Candidate Strategies and Electoral Competition in the Russian Federation: Democracy without Foundation

By O'Dwyer, Conor | Canadian Slavonic Papers, September-December 2007 | Go to article overview

Candidate Strategies and Electoral Competition in the Russian Federation: Democracy without Foundation


O'Dwyer, Conor, Canadian Slavonic Papers


Regina Smyth. Candidate Strategies and Electoral Competition in the Russian Federation: Democracy without Foundation. Cambridge Studies in Comparative Politics. Cambridge; New York: Cambridge University Press, 2006. 247 pp. Bibliography. Index $80, cloth.

As Vladimir Putin's consolidation of power erodes what remains of Russia's democracy, the pressing question for political scientists and observers of this region is what went wrong? Russia's democratic experiment, though chaotic and imperfect from the beginning, was hardly predestined to failure. Regina Smyth adds a surprising candidate to the usual culprits blamed for democracy's decline-elections themselves. Smyth argues that free elections to Russia's parliament failed to incorporate political elites into the regime, failed to generate accountability between voters and government, and ultimately failed to generate political party organizations capable of defending democracy from an overreaching president. This is an interesting and important argument, especially given a history of scholarship-from Samuel Huntington to, more recently, Staffan Lindbergarguing that elections (even flawed ones) are instruments of democratic deepening. Yet, through a methodologically rigorous analysis of a fundamental element of the elections process, the behaviour of individual candidates, Smyth constructs a meticulous and persuasive argument that Russia's chaotic elections played a key role in its regress from democratic government.

To use Smyth's terminology, Russia's elections failed to generate "electoral infrastructure." They did not succeed in producing accurate information about either candidates or voters' wishes, to induce co-ordination among candidates, or to create cooperation within party organizations. Instead, elections presented voters with too many candidates, too many of whom ran as independents, and all of whom presented too many disparate campaign messages. In this anarchic milieu, party labels had little meaning for voters or candidates. The reasons for this outcome were both institutional and contextual. The chief institutional culprit was Russia's mixed electoral system, which combined both proportional representation and single-member districts. This allowed candidates to run in either type of contest or simultaneously in both. The post-Soviet context mattered too: whereas in established democracies political parties control campaign resources, in Russia control was split between parties, regional governors, businesses, and popular individuals, enabling candidates, even partisan ones, to emphasize personal and issue appeals over party programs.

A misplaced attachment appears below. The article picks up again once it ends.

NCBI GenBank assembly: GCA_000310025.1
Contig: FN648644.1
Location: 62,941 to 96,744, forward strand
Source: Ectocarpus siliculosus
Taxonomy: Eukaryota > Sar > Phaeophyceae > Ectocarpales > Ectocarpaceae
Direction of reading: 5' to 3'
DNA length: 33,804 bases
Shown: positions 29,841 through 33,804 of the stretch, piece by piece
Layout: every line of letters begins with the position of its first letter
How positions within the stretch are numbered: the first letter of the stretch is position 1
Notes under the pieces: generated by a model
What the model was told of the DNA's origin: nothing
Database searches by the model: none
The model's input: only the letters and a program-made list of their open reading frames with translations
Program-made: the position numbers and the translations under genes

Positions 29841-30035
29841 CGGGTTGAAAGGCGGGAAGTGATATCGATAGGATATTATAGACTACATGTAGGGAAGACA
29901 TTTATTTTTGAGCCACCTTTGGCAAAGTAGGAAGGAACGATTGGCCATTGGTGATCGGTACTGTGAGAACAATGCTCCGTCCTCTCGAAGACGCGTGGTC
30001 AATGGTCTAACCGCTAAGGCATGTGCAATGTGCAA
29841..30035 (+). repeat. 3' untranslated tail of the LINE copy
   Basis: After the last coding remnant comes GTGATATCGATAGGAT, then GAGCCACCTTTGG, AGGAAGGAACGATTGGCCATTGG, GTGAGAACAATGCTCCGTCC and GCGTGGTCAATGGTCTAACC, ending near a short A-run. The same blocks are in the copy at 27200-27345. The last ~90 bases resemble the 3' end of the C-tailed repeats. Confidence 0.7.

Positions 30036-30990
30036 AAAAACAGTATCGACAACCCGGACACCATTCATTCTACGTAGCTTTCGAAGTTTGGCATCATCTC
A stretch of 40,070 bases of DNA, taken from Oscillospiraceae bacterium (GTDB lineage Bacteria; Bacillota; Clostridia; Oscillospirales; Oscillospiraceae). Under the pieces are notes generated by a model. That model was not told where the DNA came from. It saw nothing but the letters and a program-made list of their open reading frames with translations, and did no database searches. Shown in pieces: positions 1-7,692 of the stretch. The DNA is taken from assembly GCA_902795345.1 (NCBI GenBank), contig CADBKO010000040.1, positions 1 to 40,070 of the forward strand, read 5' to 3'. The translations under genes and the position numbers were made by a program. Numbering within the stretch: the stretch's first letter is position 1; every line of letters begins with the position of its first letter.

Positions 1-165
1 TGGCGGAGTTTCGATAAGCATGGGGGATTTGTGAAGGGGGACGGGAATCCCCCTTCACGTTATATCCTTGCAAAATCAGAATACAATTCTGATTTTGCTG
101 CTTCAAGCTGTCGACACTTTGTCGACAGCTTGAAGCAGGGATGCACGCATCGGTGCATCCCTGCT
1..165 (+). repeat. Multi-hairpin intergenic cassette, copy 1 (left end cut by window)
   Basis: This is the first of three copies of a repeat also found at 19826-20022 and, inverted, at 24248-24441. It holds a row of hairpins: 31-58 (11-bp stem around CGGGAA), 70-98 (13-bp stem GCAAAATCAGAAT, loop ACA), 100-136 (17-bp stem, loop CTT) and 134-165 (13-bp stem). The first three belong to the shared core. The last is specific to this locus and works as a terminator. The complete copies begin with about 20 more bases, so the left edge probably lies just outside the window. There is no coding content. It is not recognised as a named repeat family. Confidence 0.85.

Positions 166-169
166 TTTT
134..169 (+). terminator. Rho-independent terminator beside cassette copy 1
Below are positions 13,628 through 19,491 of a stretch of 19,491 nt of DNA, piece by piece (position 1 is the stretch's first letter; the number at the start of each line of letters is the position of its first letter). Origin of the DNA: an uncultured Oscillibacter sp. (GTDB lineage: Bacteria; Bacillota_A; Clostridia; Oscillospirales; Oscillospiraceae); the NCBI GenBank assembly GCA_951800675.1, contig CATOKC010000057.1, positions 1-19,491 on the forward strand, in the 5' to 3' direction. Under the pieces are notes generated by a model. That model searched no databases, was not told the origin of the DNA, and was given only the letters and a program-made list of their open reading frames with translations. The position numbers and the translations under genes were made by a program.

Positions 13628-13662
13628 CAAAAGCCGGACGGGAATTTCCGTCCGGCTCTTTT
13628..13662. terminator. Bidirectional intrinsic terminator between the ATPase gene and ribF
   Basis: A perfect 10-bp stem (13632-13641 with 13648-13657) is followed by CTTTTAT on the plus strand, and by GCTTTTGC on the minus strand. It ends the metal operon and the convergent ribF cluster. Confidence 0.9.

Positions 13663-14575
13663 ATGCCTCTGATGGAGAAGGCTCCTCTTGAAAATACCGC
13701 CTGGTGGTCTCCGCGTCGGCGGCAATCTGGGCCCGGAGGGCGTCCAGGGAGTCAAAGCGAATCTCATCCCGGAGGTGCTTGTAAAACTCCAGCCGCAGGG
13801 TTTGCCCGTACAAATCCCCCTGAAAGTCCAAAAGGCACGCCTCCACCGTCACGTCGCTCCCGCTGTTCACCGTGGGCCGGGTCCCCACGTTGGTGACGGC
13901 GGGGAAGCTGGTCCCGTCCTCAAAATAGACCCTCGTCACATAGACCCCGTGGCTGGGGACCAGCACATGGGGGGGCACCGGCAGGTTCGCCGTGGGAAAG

Smyth's analysis draws on a survey of all parliamentary candidates running (both successfully and unsuccessfully) in 1995 and 1999 from four Russian regions.

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